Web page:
Nov 04, 2016
I am a person of privilege. Born to parents who wanted me and loved me, even in my worst days I have never known what it is to be excluded from that support. From childhood to adulthood, I have been loved, valued, nurtured, protected, empowered. I was told things were possible and was privileged to believe it. Enriched with the power of choices, I was privileged to be able to make them. My parents were poor but spiritually rich and emotionally wise. I never had to question my voice, my choice, or step aside because I am female. I was taught to understand the human condition, its virtues and vices, and not to become anyone’s slave. I am truly, deeply free.
I am incredibly privileged. Privileged to love and be loved by a man who has never done me violence, suppressed my speech, stifled my freedom, or sought to exploit me in any way, ever. He esteems our daughters, loves and prizes them, in the same way he does our son. He is not so much gender blind as comprehensively attentive. Would that all men were so.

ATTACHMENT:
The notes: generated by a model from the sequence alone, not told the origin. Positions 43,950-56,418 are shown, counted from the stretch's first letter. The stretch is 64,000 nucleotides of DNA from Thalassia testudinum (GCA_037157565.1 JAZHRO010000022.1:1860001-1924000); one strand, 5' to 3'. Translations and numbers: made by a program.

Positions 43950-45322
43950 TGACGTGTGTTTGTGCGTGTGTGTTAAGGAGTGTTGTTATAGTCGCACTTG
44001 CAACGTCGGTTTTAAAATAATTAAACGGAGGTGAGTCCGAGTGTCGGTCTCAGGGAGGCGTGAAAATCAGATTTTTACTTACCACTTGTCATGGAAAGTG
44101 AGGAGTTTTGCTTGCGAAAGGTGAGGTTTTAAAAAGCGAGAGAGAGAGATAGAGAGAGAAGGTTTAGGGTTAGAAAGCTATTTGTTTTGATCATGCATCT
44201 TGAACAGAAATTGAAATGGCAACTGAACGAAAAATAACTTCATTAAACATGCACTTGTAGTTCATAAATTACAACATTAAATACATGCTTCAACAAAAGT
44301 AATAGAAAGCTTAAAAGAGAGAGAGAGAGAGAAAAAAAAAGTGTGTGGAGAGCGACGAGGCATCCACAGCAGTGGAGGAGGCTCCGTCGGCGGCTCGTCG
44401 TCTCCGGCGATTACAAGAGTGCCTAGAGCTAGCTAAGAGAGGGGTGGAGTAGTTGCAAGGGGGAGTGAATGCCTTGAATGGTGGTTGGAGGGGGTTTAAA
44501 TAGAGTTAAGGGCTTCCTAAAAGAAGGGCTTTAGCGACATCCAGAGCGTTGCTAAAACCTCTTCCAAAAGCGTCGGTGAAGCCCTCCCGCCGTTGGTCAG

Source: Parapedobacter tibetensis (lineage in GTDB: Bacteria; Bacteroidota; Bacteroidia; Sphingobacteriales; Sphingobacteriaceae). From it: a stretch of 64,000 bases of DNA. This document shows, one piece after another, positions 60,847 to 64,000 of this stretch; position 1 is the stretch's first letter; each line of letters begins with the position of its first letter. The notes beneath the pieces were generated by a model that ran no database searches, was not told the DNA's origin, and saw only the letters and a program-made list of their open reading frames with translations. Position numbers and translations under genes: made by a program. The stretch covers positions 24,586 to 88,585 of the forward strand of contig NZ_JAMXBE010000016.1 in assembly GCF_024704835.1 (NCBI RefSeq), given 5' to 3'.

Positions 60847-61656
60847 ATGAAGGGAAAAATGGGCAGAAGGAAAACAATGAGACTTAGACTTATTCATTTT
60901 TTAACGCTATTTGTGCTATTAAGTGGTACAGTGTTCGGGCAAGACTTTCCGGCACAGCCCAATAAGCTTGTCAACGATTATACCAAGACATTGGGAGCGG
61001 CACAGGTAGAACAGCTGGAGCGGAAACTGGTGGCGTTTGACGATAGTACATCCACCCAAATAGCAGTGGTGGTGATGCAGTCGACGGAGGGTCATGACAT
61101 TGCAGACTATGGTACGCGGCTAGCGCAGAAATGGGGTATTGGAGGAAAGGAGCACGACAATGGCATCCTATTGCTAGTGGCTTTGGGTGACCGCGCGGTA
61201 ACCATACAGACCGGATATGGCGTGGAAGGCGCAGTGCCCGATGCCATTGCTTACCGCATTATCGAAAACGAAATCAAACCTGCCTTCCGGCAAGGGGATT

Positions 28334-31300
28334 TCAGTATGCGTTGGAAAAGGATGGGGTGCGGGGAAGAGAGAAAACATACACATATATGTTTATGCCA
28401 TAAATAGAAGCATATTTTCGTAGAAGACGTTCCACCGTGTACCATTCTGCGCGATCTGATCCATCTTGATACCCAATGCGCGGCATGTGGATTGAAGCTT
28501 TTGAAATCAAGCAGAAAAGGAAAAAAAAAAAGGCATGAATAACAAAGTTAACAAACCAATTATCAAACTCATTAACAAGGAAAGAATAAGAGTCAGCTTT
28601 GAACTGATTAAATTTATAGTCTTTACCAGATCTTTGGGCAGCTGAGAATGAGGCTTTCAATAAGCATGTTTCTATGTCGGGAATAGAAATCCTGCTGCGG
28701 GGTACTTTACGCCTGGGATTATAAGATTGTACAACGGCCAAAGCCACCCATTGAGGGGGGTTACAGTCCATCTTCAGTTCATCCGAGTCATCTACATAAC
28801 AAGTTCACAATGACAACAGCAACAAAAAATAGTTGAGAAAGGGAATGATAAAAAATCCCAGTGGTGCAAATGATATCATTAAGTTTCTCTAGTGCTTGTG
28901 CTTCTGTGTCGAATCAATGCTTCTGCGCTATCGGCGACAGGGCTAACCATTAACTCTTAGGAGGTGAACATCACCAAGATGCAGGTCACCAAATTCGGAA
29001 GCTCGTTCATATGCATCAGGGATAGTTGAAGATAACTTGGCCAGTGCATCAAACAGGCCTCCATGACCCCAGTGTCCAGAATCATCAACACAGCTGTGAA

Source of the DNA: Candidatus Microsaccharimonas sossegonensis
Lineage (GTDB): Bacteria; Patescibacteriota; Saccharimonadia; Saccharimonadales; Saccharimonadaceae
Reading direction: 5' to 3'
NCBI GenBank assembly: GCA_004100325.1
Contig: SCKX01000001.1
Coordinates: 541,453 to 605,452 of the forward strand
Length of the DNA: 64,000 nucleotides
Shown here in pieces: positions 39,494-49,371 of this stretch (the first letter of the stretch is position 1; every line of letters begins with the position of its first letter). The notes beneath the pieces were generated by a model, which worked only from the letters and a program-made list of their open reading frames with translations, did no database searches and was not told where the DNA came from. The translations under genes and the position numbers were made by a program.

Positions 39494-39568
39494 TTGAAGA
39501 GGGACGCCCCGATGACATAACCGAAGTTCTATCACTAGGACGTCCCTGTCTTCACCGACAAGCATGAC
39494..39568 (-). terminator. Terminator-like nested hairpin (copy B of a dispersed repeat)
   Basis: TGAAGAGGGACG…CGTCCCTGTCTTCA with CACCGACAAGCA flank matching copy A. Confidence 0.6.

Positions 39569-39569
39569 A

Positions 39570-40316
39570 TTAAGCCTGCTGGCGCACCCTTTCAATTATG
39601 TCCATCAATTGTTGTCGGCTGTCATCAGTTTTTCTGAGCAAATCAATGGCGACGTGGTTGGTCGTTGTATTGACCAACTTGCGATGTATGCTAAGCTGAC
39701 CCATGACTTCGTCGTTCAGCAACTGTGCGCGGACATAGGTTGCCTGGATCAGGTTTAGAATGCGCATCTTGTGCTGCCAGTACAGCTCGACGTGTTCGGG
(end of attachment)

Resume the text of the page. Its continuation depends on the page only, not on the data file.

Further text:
But sadly it’s not the case. In homes, on streets, and in cultures around the world, maltreatment of women is accepted. Would that they had the support of their peers and families in rejecting violence against them. Would that they had the means to make a living, without others exploiting their bodies. They say it takes a village to raise a child, but it takes the agreement and effort of whole societies to reject sexual exploitation and violence against women.
I don’t have a problem with privilege, at least not with privileges like mine. The only problem I can see is the idea that what I’ve described really are privileges. These are not life’s privileges, these are life’s achievables. The cost is making it true for you and the women in your life. The gain is changing futures for women around the world.
Words by Madi Simpson, a Writer, Speaker, Friend and Supporter of Beyond the Streets.